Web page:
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i have been trying to code to find the smallest and second smallest number in an array by using sort and classes and object but i have been getting the error sort function should have been a prototype. Please help me correct it . thankyou.

What I have tried:

#include<stdio.h>
#include<iostream.h>
#include<conio.h>

class asc
{int a[100],i,n;
public:
void input();
void display();
};
void asc::input()
{cout<<"Enter the size of array"<<endl;
cin>>n;
cout<<"Enter the array elements"<<endl;
for(i=0;i<n;i++)
cin>>a[i];
}
void asc::display()
{
sort(a[0],a[n-1]);
cout<<"Smallest number is "<<a[0]<<endl;
cout<<"second smallest is  "<<a[1]<<endl;
};
void main()
{ asc a;
clrscr();
a.input();
a.display();
getch();
}
Posted
Updated 13-Jul-22 22:50pm
Comments
0x01AA 13-Jul-22 15:18pm    
Maybe just forgot #include <algorithm>?

Your compiler is trying to tell you that you need a definition for the sort() function. Normally, this is found in the algorithm header. However, it appears that you are using Turbo C++, which does not seem to include any sort functions.

Turbo C++ (at least the free download version (3.0, (c)1992), predates the STL and normal, modern C++ practices. As such, it's practically useless as both a learning tool and a serious development tool. Just about any web site out there will assume that you have a full STL implementation (c++ 98), and many will expect you to have C++ 11, or even C++ 20 to be able to follow along.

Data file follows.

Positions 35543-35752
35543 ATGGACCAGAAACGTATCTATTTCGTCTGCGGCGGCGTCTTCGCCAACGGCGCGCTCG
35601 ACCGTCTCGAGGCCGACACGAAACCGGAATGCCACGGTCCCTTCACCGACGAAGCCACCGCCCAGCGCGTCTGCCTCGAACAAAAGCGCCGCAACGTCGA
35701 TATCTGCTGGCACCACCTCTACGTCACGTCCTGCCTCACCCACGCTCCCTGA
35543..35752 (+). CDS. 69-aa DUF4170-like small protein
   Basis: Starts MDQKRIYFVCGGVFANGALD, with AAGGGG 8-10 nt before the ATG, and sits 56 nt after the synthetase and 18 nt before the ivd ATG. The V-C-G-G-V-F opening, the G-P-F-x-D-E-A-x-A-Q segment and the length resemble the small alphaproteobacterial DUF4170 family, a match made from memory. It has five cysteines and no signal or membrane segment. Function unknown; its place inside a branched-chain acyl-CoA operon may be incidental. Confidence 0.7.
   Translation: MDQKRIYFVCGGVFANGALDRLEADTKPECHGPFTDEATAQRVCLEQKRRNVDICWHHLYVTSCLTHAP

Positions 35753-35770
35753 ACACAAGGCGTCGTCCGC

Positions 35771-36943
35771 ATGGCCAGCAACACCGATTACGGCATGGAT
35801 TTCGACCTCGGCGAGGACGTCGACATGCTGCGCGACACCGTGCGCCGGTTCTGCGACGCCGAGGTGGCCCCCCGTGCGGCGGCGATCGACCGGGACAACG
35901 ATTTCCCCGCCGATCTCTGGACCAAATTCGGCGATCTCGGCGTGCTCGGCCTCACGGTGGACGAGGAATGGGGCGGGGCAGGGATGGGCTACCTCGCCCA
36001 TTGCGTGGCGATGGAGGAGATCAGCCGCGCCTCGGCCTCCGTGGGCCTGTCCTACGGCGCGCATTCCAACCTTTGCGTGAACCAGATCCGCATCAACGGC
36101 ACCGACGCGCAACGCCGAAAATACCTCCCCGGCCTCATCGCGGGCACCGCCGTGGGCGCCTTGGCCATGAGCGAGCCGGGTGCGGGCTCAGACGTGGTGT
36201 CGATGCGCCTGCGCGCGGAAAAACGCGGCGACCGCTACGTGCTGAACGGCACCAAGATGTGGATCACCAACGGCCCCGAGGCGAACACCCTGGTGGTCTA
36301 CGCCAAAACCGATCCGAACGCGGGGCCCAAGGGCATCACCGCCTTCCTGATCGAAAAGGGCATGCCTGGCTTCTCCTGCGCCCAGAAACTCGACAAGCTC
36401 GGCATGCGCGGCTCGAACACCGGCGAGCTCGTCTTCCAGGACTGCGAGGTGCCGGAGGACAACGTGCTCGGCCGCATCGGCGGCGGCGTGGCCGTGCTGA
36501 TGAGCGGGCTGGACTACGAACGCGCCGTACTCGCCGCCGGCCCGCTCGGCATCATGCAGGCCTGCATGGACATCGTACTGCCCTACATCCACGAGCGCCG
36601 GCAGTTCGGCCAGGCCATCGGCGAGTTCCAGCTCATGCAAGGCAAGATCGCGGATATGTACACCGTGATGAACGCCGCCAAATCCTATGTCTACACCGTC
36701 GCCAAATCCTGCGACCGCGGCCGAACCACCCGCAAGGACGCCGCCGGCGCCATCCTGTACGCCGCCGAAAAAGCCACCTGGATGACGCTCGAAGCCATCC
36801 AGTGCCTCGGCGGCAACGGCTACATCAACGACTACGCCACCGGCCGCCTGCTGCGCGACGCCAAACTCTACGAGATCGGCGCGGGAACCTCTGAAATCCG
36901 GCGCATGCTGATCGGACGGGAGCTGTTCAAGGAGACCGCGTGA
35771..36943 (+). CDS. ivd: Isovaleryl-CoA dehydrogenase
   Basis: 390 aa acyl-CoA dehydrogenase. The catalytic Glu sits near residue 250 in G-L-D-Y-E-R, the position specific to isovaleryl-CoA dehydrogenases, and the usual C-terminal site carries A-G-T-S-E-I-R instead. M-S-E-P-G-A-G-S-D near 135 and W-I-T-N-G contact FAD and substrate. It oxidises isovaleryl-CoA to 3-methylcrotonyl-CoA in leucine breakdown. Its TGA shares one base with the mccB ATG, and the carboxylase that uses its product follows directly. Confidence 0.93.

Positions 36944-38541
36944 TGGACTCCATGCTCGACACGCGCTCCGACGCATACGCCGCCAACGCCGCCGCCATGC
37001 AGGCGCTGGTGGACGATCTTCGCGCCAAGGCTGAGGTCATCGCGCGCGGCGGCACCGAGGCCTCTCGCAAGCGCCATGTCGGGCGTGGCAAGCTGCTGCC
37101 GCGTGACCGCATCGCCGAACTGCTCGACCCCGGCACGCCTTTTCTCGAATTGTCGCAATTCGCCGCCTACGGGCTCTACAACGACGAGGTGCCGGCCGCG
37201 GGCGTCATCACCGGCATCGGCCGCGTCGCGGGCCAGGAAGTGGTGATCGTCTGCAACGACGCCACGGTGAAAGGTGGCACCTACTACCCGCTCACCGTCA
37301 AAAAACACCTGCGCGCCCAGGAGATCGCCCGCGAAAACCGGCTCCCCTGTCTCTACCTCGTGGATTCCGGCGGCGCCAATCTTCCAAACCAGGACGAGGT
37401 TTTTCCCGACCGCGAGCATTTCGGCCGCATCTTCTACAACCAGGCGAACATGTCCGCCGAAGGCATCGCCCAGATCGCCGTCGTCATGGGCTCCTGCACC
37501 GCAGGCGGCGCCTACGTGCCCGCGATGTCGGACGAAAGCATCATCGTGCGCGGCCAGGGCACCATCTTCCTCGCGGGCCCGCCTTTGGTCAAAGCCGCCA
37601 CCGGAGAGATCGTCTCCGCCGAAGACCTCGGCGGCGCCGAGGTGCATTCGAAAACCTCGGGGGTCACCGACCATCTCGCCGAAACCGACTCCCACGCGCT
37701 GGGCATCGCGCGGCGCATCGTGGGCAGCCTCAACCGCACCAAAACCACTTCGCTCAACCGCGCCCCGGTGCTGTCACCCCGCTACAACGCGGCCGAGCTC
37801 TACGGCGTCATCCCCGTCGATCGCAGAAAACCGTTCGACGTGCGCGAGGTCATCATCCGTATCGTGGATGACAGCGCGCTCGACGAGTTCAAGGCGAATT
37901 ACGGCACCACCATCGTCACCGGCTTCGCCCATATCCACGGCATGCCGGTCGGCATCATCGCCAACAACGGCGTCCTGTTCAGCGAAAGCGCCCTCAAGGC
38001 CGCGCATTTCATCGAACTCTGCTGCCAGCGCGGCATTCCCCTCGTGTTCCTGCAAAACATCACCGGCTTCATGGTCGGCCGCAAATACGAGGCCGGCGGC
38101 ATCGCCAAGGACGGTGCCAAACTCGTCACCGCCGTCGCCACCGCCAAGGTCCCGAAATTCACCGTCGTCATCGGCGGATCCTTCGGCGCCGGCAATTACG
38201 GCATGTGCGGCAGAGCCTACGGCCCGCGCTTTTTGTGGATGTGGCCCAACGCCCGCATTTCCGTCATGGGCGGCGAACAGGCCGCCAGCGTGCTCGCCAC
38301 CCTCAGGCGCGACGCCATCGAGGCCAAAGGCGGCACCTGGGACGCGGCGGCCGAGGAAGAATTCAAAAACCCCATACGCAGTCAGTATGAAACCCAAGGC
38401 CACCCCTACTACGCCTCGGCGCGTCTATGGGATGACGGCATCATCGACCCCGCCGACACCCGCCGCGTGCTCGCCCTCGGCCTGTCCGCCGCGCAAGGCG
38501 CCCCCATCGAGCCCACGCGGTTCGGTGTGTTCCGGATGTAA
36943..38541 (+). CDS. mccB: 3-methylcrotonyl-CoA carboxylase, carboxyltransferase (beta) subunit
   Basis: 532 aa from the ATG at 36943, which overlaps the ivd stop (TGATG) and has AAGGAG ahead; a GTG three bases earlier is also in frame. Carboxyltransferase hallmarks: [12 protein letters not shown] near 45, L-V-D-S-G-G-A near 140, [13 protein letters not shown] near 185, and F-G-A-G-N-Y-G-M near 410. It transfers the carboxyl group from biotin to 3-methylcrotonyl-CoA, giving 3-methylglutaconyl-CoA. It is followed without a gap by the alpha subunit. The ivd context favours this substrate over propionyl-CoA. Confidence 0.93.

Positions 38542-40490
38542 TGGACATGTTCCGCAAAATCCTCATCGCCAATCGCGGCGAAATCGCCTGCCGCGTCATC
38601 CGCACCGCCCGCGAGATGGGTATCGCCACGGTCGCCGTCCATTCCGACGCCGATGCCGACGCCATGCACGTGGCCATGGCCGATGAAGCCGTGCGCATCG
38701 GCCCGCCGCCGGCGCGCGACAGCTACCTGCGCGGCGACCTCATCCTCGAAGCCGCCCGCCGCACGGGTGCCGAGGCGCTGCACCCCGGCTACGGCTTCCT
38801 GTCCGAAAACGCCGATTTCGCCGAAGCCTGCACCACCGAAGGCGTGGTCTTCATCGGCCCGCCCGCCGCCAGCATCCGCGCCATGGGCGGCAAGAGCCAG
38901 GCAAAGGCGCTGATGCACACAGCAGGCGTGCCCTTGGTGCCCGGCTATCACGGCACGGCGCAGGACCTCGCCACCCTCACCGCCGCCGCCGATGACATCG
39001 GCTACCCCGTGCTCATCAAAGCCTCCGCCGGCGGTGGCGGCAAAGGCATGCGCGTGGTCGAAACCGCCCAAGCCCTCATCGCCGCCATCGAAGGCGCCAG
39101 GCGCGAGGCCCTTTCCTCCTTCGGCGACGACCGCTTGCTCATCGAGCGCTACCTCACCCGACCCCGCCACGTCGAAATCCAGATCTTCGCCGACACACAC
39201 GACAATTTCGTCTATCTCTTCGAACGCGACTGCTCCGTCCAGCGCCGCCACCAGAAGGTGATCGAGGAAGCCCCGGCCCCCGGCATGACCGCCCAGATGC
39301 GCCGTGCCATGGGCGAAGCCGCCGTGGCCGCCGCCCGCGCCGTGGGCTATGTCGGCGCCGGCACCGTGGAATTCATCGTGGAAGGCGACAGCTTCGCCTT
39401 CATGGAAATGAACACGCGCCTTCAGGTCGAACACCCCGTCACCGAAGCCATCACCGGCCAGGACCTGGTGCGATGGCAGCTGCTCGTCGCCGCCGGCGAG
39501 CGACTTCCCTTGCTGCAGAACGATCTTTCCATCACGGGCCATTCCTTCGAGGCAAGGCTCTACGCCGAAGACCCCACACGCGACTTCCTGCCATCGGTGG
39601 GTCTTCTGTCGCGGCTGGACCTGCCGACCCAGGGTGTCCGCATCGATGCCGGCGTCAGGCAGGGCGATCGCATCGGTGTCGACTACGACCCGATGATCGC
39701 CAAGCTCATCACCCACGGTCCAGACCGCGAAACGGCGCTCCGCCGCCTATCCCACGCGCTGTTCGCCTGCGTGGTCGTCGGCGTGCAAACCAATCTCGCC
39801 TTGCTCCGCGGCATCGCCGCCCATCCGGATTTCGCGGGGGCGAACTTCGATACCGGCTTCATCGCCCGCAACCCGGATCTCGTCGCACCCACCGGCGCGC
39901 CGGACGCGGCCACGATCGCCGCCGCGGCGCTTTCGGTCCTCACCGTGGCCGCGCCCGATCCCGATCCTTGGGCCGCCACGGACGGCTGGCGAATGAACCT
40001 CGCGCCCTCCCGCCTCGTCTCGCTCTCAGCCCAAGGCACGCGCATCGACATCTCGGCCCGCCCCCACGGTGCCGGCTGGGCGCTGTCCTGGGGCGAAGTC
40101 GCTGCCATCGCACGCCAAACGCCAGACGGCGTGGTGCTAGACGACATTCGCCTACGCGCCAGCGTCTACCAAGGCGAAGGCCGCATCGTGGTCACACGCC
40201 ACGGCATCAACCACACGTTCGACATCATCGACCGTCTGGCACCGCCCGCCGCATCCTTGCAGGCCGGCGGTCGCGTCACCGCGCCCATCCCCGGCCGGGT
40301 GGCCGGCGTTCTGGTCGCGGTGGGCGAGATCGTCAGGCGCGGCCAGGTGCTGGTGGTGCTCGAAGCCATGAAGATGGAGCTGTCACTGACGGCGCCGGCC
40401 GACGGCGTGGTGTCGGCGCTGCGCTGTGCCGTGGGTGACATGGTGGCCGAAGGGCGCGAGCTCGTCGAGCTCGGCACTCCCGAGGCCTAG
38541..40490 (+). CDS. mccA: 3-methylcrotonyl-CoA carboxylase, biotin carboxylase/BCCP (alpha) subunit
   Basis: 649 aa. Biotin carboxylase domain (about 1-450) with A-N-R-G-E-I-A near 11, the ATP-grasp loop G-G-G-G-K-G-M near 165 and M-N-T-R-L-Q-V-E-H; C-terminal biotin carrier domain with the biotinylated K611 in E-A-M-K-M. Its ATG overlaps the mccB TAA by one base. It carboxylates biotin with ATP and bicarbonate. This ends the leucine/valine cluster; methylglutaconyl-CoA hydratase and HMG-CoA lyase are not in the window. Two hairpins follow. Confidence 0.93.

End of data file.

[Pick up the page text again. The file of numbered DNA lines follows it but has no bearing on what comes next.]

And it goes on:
Unless you're constrained to a DOS box, or have very limited download capability, you should investigate the community version of Visual Studio. Its a free version, and the latest versions can compile C++ 20. If you are constrained to DOS, for some reason, you might want to look into DJCPP[^] as an alternative to Turbo C++
 
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Comments
0x01AA 13-Jul-22 15:43pm    
5
Quote:
I have been getting the error sort function should have been a prototype.
Under C++, many functions are in the std namespace. To do this, you must either use using statements or call up the functions with the namespace specified. Examples would be std::cout or std::sort. The <algorithm> header must also be included for the sort() function.

The std::sort function also requires an iterable container when sorting, whose elements have a comparison function "operator<()".

The C-style array used here is inappropriate for several reasons. It is not automatically initialized, nor does it have an iterator. It is better to use a std::vector or a std::array here.
C++
class asc {
public:
    void input();
    void display();
private:
	//int a[100];
    std::array<int, 100> a;
    int i, n;
};

#include <stdio.h>
#include <iostream.h>
#include <conio.h>

The headers look like an example for (legacy) Turbo C++. From today's perspective, this is very outdated and can no longer be used for most current systems. There are some problems with this includes. The header <iostream.h> does not exist at most current systems. The C++ headers are usually included without ".h". The <stdio.h> header is an old C header and should better not be used with C++. Functions from <iostream> should preferably be used. The <conio.h> header is not part of the C Standard Library or ISO-C and is not portable as it does not exist on most Linux systems.

en.wikipedia.org/wiki/Conio.h

Replacements for the Clrscr() and Getch() functions are discussed here:
cplusplus.com/articles/4z18T05o/
 
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